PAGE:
From: Freeman, Robert (DOS)
Sent: Tuesday, January 05, 2010 9:45 AM
Cc: Donegan, Michael (SCOC); Caher, John (DCJS); scoc.sm.foil
Subject: FOIL request - fees
I have received your correspondence concerning a response to request for certain records of the State Commission of Correction. The response referred to an advisory opinion rendered by this office and a judicial decision indicating that when a record includes information that may properly be redacted or deleted, an applicant does not have the right to inspect the record at no charge; rather, in that circumstance, the agency, if asked to do so, must prepare a copy from which the proper redactions/deletions are made, and it may charge up to 25 cents per photocopy.
The response also cited a recent amendment to the Freedom of Information Law, §87(1)(c), which states that if the preparation of records involves two hours or more, an agency may charge “an amount equal to the hourly salary attributed to the lowest paid agency employee who has the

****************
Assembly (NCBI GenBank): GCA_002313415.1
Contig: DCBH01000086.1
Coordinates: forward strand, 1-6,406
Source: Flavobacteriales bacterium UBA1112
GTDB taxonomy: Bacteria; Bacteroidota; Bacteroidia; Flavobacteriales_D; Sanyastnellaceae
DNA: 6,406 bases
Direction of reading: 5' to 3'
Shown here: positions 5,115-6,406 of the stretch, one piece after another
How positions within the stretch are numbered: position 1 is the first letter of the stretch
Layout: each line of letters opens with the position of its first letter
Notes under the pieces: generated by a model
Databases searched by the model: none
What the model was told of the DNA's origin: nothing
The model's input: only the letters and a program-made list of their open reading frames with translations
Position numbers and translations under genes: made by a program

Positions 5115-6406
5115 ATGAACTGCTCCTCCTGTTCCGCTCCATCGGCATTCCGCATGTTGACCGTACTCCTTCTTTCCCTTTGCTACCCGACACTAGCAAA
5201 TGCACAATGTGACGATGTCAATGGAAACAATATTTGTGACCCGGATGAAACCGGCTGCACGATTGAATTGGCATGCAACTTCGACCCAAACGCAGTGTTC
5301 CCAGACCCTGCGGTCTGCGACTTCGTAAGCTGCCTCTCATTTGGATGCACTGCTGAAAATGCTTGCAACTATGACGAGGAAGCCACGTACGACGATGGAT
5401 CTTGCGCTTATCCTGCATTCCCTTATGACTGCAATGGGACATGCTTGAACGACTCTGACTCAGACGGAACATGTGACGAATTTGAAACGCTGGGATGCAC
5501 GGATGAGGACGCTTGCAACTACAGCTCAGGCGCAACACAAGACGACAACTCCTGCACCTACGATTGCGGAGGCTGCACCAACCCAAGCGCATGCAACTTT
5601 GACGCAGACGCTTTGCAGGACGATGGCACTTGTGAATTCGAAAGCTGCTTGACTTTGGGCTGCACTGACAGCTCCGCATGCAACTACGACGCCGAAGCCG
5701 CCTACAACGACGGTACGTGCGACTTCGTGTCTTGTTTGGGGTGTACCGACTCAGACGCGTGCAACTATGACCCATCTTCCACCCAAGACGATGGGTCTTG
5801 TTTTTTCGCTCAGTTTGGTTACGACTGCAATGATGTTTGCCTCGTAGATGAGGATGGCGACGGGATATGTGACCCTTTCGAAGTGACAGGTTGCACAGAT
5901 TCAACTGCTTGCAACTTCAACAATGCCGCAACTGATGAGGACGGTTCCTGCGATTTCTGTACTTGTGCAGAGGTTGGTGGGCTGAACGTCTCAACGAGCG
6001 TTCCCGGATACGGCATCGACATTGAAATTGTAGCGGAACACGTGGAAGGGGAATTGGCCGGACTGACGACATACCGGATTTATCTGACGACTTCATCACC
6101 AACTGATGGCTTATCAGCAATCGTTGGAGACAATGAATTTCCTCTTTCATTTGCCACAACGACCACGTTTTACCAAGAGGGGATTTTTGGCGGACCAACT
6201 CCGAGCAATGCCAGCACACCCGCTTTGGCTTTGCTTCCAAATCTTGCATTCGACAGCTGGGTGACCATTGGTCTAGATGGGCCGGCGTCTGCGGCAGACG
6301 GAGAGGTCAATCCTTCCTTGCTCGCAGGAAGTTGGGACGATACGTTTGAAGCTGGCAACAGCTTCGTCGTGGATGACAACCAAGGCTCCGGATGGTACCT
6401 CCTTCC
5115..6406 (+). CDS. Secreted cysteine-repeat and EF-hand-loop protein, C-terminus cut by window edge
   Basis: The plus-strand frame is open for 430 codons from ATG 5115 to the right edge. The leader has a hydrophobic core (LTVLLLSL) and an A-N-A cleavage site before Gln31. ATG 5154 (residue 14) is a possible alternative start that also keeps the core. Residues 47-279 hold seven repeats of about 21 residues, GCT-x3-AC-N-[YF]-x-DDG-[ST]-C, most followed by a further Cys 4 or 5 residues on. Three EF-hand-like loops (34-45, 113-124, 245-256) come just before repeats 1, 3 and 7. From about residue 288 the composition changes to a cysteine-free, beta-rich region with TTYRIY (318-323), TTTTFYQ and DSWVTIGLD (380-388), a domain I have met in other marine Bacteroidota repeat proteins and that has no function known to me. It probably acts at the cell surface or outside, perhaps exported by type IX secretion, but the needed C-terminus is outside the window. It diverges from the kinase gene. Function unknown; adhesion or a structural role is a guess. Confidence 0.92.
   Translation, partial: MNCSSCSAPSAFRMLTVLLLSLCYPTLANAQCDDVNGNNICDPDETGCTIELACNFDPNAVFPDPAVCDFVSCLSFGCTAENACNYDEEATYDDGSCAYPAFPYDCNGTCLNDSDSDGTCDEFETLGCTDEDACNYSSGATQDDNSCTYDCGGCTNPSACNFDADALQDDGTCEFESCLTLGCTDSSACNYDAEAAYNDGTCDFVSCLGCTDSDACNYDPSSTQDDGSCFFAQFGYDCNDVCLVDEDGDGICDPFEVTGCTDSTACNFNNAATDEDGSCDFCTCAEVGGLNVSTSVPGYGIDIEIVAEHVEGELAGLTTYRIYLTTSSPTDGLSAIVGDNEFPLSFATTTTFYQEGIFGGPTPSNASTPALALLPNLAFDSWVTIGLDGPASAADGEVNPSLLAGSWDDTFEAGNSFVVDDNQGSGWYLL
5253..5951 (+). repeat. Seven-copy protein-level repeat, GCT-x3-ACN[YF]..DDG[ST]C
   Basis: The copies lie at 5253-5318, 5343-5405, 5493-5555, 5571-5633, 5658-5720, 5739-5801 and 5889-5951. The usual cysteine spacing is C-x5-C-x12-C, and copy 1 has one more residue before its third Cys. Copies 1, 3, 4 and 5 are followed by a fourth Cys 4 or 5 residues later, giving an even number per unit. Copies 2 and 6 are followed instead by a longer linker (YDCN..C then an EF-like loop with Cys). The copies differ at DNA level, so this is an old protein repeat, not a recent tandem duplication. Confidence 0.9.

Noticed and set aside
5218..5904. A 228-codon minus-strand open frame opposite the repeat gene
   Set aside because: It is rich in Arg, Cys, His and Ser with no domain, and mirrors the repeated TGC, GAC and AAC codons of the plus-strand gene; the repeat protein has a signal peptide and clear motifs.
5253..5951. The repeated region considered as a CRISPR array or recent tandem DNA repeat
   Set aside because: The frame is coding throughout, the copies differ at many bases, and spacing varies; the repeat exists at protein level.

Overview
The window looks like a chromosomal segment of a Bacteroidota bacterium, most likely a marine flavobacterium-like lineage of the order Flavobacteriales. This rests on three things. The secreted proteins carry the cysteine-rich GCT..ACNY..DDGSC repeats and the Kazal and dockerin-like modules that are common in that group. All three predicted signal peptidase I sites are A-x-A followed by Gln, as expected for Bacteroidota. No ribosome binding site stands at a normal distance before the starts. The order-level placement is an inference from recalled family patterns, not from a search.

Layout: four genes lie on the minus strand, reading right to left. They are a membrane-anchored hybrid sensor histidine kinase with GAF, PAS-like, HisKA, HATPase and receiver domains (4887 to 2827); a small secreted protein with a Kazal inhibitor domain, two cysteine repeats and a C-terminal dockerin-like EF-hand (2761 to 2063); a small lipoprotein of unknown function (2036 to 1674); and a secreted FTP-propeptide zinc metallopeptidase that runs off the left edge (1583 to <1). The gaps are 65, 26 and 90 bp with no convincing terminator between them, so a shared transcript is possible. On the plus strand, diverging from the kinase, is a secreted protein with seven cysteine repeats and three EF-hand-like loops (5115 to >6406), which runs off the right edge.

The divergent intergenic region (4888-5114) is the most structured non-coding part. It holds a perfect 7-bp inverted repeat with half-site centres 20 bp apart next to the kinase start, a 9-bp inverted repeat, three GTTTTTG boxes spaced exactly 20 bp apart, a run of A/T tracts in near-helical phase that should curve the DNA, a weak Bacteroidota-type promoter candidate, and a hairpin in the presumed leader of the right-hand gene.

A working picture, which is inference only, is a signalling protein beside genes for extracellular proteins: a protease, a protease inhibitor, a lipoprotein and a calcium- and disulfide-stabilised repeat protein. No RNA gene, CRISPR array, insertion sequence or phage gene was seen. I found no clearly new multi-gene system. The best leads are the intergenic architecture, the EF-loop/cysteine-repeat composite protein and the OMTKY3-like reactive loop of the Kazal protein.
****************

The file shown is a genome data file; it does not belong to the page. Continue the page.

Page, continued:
necessary skill required to prepare a copy of the requested record.” If your request involves photocopies from which deletions/redactions would be made, I do not believe that the quoted provision would apply; rather, the agency would be limited to charging a maximum of twenty-five cents per photocopy, and no fee for employee time could be assessed.
Section 87(1)(b) of the Freedom of Information Law requires that each agency develop rules and
regulations involving the procedural implementation of the law, as well as “iii. The fees for copies of records which shall not exceed twenty-five cents per photocopy not in excess of nine by fourteen inches, or the actual cost of reproducing any other record in accordance with the provisions of paragraph (c) of this subdivision…” (emphasis mine). In short, the ability to charge a fee based on the actual cost of reproduction, and if two hours or more may be needed to prepare records, the salary of an employee, does not include requests that involve photocopies of records. “Other records” are those that do not exist on paper or are larger than nine by fourteen inches; most often the provisions involving actual cost of reproduction, rather than photocopying, apply to records that are maintained or stored electronically.
I hope that the foregoing serves to clarify and that I have been of assistance.
Robert J. Freeman, Executive Director
Committee on Open Government
Department of State
One Commerce Plaza, Suite 650
99 Washington Avenue
Albany, NY 12231